Sunday, April 25, 7pm
Just Food Benefit Honoring Joan Dye Gussow
1334 York Ave. at 72nd St.
Just Food honors Joan Gussow, chair of its first board of directors, and one of the founding forces that rallied the local food movement. As the Mary Swartz Rose Professor Emerita of Nutrition and Education at Teacher’s College where she formerly headed the Nutrition Education Department, Joan believes that eating from close to home makes economic, ecologic, and gastronomic sense and sacrifices neither taste nor pleasure. She is a highly acclaimed nutritionist, author, co-author, and editor of a number of articles and books, including her 2001 work, This Organic Life: Confessions of a Suburban Homestead, which is based on the lessons learned from decades of working toward growing her own.
Of note a few weeks down the road…
Tuesday, April 27, 7-10pm
Meals and Spiels by The City Reliquary:
An Evening of Dinner & Lectures About NYC’s Food
The Brooklyn Kitchen Labs
100 Frost Street, Williamsburg
“Meals and Spiels is a dinner that will focus on the incredible food shops, breweries, bakeries, and kitchens of North Brooklyn. What’s more, each dish and beverage in the Meal will come paired with a lecture about the food on your fork and beverage in your glass! All proceeds will go towards The City Reliquary.” Peep the menu for this event here.
Tuesday, April 27-30 2010
Kingsborough College Eco-Festival 2010
Kingsboro College hosts its annual Eco-Festival replete with several days of activities, workshops and talks by Anna Lappé (author of Diet for a Hot Planet), Makale Faber Cullen on Slow Food and city lore, William Solecki, Director CUNY Institute for Sustainable Cities, Elizabeth Yeampierre, Director of UPROSE, and Holly Kallman, Sustainability Coordinator for CUNY.
Wednesday, April 28, 6:30-8:30
Meet the Radical Homemakers
114 West 47th St, btwn 6th & 7th Aves.
First floor auditorium
Tickets, $10 or $25 (includes signed copy of book)
In her new book, Radical Homemakers: Reclaiming Domesticity from a Consumer Culture, upstate farmer and radical homemaker, Shannon Hayes tells the story of pioneering men and women who are redefining feminism and the good life by reclaiming control of home and hearth. Guided by simple principles of ecological sustainability, social justice, community engagement and family well-being these radical homemakers are questioning the corporate control of the home from the breadbox to the closet. Her presentation will explore the experiences of these rural, urban and suburban folks who are endeavoring to change the world by reclaiming their domestic skills — whether it be planting a garden, growing tomatoes on an apartment balcony, mending a shirt, repairing an appliance, providing one’s own entertainment, or cooking and preserving the local harvest.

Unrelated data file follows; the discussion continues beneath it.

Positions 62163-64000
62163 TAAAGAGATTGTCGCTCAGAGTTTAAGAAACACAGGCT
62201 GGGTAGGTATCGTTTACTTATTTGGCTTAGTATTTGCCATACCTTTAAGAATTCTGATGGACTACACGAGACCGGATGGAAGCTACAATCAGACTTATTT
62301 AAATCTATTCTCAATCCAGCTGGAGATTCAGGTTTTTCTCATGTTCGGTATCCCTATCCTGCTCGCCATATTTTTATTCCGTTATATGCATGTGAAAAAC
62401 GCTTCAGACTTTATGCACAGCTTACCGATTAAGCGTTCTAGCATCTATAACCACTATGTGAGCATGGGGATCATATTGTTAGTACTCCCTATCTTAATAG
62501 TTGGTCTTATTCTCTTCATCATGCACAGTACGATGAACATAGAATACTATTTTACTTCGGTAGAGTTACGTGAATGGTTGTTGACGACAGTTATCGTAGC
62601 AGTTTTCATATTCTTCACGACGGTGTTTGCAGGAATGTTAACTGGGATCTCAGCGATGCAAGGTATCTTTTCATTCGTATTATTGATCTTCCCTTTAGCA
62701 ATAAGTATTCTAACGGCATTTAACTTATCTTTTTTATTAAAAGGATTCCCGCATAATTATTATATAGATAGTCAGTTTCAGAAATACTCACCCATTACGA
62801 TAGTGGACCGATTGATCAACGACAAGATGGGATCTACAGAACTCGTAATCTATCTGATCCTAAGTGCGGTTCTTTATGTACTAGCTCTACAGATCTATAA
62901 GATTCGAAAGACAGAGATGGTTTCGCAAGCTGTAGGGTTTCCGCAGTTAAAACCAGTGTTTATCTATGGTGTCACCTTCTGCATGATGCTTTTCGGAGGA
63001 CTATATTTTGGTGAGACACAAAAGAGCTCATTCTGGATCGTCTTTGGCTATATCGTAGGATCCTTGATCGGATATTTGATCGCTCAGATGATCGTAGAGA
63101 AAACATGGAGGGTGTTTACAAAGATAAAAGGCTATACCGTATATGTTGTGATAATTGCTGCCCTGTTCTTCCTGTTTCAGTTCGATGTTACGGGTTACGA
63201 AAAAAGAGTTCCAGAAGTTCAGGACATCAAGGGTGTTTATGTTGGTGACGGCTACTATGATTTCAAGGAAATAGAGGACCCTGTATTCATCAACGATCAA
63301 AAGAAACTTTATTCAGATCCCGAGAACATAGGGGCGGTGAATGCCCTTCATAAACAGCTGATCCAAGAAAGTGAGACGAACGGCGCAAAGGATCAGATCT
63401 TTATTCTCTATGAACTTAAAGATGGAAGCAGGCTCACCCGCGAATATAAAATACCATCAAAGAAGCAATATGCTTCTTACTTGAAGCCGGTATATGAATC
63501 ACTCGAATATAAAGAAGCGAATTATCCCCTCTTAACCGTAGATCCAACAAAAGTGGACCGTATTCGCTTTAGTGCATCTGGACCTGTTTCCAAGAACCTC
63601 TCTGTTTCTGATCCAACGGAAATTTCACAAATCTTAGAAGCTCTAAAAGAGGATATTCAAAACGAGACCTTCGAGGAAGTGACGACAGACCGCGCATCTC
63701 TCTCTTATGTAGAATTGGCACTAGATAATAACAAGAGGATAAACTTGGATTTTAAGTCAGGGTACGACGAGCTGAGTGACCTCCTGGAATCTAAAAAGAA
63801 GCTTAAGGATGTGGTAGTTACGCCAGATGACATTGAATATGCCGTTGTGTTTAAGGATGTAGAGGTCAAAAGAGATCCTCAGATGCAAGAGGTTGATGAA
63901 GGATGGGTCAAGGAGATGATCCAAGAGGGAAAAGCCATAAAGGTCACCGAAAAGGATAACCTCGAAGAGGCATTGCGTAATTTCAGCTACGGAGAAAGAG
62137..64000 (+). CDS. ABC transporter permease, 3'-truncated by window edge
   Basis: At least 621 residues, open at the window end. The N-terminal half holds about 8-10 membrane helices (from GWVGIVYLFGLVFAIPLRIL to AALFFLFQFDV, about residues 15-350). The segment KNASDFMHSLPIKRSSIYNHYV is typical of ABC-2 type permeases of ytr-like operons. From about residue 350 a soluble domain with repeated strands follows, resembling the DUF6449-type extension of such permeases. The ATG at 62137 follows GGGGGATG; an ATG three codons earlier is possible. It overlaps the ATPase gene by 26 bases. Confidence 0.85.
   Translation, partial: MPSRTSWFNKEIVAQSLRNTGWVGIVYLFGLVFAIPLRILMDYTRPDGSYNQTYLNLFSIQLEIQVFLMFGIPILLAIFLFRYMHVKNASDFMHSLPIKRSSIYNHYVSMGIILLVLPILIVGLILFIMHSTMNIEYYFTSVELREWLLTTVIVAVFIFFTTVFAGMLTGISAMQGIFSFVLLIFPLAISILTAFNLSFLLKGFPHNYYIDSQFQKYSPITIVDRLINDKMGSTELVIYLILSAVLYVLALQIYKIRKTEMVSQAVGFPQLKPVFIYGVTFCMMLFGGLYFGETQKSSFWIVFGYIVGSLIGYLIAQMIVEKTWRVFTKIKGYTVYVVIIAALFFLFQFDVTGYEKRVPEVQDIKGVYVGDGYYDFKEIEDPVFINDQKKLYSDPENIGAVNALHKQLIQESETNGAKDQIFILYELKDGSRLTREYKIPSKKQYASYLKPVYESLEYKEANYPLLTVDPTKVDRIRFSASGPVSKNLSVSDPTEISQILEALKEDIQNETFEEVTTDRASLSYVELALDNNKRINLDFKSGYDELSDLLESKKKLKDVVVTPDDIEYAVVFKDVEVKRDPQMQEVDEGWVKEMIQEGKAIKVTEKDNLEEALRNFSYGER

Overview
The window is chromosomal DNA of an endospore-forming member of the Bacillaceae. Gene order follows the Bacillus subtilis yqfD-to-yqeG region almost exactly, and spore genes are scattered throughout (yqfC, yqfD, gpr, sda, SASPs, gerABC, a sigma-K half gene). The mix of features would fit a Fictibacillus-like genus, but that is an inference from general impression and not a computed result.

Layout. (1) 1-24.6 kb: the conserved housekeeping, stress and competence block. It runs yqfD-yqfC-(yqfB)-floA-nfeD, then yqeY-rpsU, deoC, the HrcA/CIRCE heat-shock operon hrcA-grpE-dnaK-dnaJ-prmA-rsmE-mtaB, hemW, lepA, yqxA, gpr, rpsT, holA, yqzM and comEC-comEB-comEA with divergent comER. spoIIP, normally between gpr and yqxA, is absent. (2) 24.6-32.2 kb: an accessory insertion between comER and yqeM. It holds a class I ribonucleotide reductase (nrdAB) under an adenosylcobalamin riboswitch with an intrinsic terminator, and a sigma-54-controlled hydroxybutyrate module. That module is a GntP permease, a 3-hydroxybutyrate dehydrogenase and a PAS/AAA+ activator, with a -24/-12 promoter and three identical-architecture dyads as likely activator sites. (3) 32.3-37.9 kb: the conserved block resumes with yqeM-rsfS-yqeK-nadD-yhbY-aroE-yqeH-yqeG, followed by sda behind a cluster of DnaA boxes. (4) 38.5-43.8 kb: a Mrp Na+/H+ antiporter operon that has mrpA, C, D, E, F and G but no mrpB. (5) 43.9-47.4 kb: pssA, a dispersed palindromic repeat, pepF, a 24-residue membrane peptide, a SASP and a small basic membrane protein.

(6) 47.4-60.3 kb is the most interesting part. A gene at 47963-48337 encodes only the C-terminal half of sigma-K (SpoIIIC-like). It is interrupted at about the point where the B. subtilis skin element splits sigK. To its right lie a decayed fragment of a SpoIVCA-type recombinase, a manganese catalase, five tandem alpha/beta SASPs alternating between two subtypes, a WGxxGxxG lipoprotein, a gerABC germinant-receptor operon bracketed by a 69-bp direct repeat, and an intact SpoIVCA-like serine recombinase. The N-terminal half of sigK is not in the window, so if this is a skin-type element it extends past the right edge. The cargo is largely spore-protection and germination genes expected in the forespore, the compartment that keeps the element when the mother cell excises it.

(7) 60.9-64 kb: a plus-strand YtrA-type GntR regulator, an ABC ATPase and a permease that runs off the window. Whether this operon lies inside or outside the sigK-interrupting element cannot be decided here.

Thursday, April 29, 6:30pm
Foodie Book Club
The Brooklyn Kitchen Labs
100 Frost St.
This month’s installment of the Foodie Book Club revisits Laura Ingles Wilder’s Little House in the Big Woods. Bring a potluck dish to share, and your own childhood copy of this American classic.
Thursday, April 29, 7:30pm
Gastronomy in the Still-life Paintings of Luis Meléndez
with Gillian Riley
Culinary Historians of New York
National Arts Club
15 Gramercy Park South
Tickets, $40 Non-Members and Guests | $25 CHNY Members
“British culinary historian Gillian Riley, one of the world’s foremost authorities on the subject of food in art, re-examines the still-life paintings of Spanish painter Luis Meléndez (1715–1780), with an eye for culinary themes.
Melendez’s paintings, long admired for their stunning technique and composition, are now being appreciated for their gastronomic content as well. In many of his paintings, what at first seems to be a random selection of objects tipped out on a kitchen table is in fact a rigorous, perfectionist arrangement of items illustrating a precise theme: a meal, a recipe, or a gastronomic event. He presents the ingredients for a gazpacho, a salad, a dessert of fresh and preserved fruit—or in some paintings, a hint of a whole meal, with fresh crusty bread, jamón, and figs, or a composition of young cheese, fruit, and dessert wine.”
Thursday, May 6, 6-10pm
Brooklyn Food Coalition One Year Anniversary Party
388 Atlantic Ave.
The Brooklyn Food Coalition celebrates its first anniversary with delicious local food, drink and conversation. Anna Lappé will talk about her new book, Diet for a Hot Planet, and emcee as BFC activists share what they’ve been up to throughout the year.
Sunday, May 16, 8:30am-7pm
Journey to the East End of Long Islang with Anne Saxelby of Saxelby Cheesemongers to visit Wolffer Estate Vineyard for a wine tasting and picnic lunch and Mecox Bay Dairy for a tour of the farm. If weather permits, the day will end on a near-by beach, leaving tour-goers full of wine, cheese, sunshine. Read on for a full description of the day’s itinerary.
Sunday, May 16, noon-4pm
Taste of Williamsburg
N 11th St. btwn Berry and Wythe Aves.
Tickets, $35 for 6 tastes, $95 for 18
Celebrate the flavors of ‘hood at the inaugural Taste of Williamsburg with Tastes from local favorites Dressler, DuMont, Diner, Marlow Sons & Daughters, Miranda, Fornino Pizzeria, Brooklyn Brewery, Juliette, Karczma, Brooklyn Star, Bakeri, Brooklyn Oenology, Sweetwater, El Almacen, Blackbird Parlour, The Lodge, Teddy’s Bar & Grill and more. All proceeds from the event benefit the building of the Northside Town Hall Community and Cultural Center, to be housed in the yet-to-be converted historic former Engine Company 212 firehouse.